Sportsnet Road Trip: A pilgrimage to the set of ‘Slapshot’

"Slap Shot" was shot in Johnstown, Pa. (Photo: Everett Collection)

YOU KNOW JOHNSTOWN, Pa., pop. 20,402, even if you’ve never driven an hour east of Pittsburgh to see it. You know it from Slap Shot, the only hockey movie that counts. Yeah, Johnstown passed for Charlestown, fictional home of the Chiefs. Still, there was no disguising it. Slap Shot starred Paul Newman as Reggie Dunlop, the fiery career minor-league player-coach, but dreary, kicked-in Johnstown deserved second billing.

When I drove into town, I recognized the Inclined Plane, a 71-degree lift that rises 900 feet. Built as an escape route after the great flood killed 2,209 back in 1889, it remains Johnstown’s only sign of upward mobility.

I recognized the intersection of Main and Bridge, where Dunlop and his college-educated star Ned Braden passed the Bethlehem steel mill and talked about jobs drying up. That’s what was happening during filming in 1976. Message: This is where the road ends and luck goes to die.

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I had gone to Johnstown during the NHL lockout of ’94. I was looking for any arena where the lights were still on. By that time, the East Coast Hockey League franchise had appropriated the Chiefs’ nickname, but, like in the movie, the owners wanted to sell or move.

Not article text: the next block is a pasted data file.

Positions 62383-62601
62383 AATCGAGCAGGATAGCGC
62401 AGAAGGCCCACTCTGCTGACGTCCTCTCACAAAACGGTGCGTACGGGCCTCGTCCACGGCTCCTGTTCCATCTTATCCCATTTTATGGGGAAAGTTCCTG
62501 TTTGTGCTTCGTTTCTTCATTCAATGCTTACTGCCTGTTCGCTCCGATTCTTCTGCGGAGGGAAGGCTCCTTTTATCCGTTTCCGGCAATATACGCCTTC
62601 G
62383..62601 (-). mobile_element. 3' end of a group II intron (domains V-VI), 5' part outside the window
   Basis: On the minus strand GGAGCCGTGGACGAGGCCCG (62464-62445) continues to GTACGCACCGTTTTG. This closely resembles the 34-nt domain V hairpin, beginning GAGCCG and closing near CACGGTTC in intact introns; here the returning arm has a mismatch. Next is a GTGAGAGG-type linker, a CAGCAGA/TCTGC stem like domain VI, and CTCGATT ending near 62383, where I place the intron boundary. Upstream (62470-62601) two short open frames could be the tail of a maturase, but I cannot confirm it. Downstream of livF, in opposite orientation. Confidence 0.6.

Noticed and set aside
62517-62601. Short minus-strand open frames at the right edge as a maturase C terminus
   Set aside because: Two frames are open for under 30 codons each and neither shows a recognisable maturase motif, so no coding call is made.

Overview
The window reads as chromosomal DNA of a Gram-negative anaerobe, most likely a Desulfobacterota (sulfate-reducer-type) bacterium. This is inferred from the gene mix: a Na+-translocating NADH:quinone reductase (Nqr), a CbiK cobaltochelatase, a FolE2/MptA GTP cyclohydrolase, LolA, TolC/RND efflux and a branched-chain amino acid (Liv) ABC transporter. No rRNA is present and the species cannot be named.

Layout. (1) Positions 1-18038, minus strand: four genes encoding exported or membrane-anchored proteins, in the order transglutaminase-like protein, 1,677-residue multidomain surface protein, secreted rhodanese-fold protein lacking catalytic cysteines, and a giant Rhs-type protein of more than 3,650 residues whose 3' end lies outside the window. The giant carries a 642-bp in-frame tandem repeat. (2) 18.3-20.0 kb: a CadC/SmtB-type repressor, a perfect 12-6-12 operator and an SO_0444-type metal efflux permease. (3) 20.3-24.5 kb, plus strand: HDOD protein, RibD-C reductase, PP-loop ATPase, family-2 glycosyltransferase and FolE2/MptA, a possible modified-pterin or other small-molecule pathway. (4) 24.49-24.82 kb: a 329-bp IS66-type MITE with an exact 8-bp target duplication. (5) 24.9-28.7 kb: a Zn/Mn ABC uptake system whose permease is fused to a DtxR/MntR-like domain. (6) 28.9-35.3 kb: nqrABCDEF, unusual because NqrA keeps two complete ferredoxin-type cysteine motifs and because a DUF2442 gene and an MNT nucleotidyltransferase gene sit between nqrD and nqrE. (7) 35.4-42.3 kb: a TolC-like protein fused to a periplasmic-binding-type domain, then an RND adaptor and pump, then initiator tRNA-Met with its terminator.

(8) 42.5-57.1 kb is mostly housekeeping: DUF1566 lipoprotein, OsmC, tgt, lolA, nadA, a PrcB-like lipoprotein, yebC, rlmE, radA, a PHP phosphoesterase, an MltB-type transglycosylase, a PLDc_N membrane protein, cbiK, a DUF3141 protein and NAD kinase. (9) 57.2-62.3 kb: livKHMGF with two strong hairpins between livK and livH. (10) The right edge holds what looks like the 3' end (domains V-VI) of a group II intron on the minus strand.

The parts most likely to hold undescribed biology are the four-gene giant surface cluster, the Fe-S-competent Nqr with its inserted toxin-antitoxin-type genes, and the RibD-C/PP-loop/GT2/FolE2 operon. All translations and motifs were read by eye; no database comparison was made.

The Chiefs’ leader was a defenceman named Perry Florio. He had been a draft pick of Los Angeles, but the Kings’ interest in him cooled, and he landed in the ECHL. When I met him, he was in his fifth season in Johnstown and led the league in career games played. He had been called up to the American Hockey League once, a three-game stint with Hershey. The Chiefs had just lost to Columbus 5–3, and the players’ mood was bleak: It was hard to play for $300 or $400 a week, harder to lose with fans pounding the glass, demanding a brawl. Florio didn’t drop his gloves. None of the Chiefs did, angering the mob. “The one thing Slap Shot had right was that the fans want old-time hockey,” he said. “They want rough stuff. This is a blue-collar town, a mill town.”

That was Florio’s last season. He married a Johnstown girl and kicked around the ECHL as a coach. Meeting him was like watching a scene deleted from Slap Shot.

This story originally appeared in the June 2016 issue of Sportsnet magazine.

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